15 Questions to Ask When Purchasing a Fuel Management System
January 2012, Government Fleet - Feature
When purchasing a fuel management system, ask the right questions up front. Photo by Erik Gustafson.
|At a Glance
Some points to consider when purchasing a fuel management system include:
- Features and technologies.
- System security.
- Customer service response time.
- Warranty and extended warranty availability.
- Parts availability.
- Upgrade ability.
- Integration with current software.
Everyone knows that purchasing a big-ticket item like a fuel management system is nothing short of a big deal. It's costly. It's critical to the functionality of an agency. And it can create countless problems, including financial headaches, if the system chosen doesn't run smoothly and report information accurately.
When given the green light to buy, it's smart to start the purchasing process by asking the right questions up front. Whether talking to a salesperson about the system itself or consulting with other agencies for feedback and tips, doing your homework can net big rewards. Sure, it takes time to truly understand the key differentiators behind the fuel management systems on the market today, but that knowledge can help prevent expensive mistakes.
Below is a guide to 15 questions to ask when purchasing a system, as well as important considerations from a number of savvy fleet professionals who've learned a lot in their purchasing experiences over the years.
1) What features are unique to this system? At first glance, all fuel management systems seem alike, with no immediately distinguishable features. But no two systems are identical, considering each comes with its own bells and whistles. While exploring the options, identify those relevant features, noting any innovative benefits that might be solution-oriented, particularly if the system being replaced is antiquated.
For instance, thanks to new technology, it's now easy to track and generate state-required reports if applying for rebates related to off-road taxes. In the past, this feature simply didn't exist.
2) What kind of customer support do you offer? When you're in the market for a fuel management system, this is the No. 1 factor to consider, according to Rick Longobart, facilities, fleet, and central stores manager for the City of Santa Ana, Calif. "The quality of a system is as good as the people who support it. If a company cannot support you throughout the installation and repairs process and be there when you need it, it's not going to work out," he said.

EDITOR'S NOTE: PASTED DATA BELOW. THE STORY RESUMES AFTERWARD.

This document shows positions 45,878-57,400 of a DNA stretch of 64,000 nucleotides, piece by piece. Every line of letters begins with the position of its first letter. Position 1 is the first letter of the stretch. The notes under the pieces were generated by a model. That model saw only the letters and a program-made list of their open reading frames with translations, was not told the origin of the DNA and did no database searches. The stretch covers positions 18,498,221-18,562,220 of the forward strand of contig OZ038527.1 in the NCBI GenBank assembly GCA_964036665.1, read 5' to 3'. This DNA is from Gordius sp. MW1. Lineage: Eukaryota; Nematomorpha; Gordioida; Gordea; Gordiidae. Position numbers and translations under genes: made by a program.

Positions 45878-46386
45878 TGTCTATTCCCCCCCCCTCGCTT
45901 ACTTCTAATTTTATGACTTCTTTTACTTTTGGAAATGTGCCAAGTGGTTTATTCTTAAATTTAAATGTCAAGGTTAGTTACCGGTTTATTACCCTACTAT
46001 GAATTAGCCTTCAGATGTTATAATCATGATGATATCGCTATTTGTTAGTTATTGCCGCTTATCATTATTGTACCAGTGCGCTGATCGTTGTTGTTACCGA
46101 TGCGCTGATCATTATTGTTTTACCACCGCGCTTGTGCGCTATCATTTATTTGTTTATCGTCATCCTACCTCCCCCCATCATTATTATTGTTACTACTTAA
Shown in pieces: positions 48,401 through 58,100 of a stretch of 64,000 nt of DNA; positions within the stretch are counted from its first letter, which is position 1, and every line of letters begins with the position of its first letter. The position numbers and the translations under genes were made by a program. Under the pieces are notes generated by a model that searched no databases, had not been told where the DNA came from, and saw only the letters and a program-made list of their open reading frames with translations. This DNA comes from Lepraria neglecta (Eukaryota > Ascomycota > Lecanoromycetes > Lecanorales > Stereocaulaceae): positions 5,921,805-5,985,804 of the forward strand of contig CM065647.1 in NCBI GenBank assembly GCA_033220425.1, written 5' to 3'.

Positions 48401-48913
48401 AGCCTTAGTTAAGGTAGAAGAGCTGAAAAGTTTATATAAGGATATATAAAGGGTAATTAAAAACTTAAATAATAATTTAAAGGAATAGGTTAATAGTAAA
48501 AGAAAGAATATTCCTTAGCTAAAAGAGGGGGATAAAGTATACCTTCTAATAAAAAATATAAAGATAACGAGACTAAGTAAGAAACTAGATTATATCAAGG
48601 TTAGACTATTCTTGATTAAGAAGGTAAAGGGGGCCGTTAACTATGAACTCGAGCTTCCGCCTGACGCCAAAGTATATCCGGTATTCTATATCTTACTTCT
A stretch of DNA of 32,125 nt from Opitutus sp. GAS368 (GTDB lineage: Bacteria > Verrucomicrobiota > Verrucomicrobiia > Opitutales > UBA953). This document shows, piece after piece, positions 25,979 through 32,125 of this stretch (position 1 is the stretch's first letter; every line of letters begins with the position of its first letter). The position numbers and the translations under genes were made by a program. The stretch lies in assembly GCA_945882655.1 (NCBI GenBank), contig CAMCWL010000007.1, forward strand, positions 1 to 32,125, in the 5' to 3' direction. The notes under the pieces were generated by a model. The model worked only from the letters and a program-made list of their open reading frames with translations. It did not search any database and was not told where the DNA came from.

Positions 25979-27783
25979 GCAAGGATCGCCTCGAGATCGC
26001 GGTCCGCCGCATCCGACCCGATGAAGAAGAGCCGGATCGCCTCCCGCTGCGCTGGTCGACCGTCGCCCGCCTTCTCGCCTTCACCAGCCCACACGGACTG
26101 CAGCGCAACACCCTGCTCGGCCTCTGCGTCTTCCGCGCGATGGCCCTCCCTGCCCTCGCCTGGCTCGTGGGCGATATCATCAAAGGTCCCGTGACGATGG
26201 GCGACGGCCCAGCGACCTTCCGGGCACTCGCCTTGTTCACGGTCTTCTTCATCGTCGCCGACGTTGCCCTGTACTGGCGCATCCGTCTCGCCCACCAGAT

What's more, it's helpful to have a service agreement policy and any relevant procedures in writing from the company (and not just in the request for proposal). Most fuel management system companies should provide that without issue. If a company doesn't or won't, that's a big red flag.
Note that there are great discrepancies among companies in terms of the response time offered by their certified technicians. Managers often report having to wait for hours, and even days, before a problem is resolved, which is unacceptable in the industry.
Yet sometimes the customer may have to wait, particularly if the parts are "made on demand" or manufactured overseas. This could tack on days or weeks to a delay. Determine the average wait time for replacements and whether this is acceptable when reviewing a bid.
3) How does the system improve security? That's a major concern for Doug Bond, transportation services manager for the County of Alameda/General Services Agency in California.
"We manage the fuel for the entire county, and there's a lot of cost involved," Bond said. "We don't have any sites that have 24-hour security, and two of our sites are actually remote and don't have any constant supervision. So it's very important for us to have a secure site that only allows those who are permitted to fuel to fuel."
When Bond researched his options, he looked for a solution that prevents people from tricking the system and reduces or eliminates the potential for human error. He also expected user-friendly tools that collect and deliver accurate data, so he could quickly determine compromised security vs. malfunctioning equipment and/or vehicles.
Understanding the importance of a secure, accurate system, companies are developing advanced technologies and electronic gadgets designed to allow for less input from the user and reduce human interaction with the system.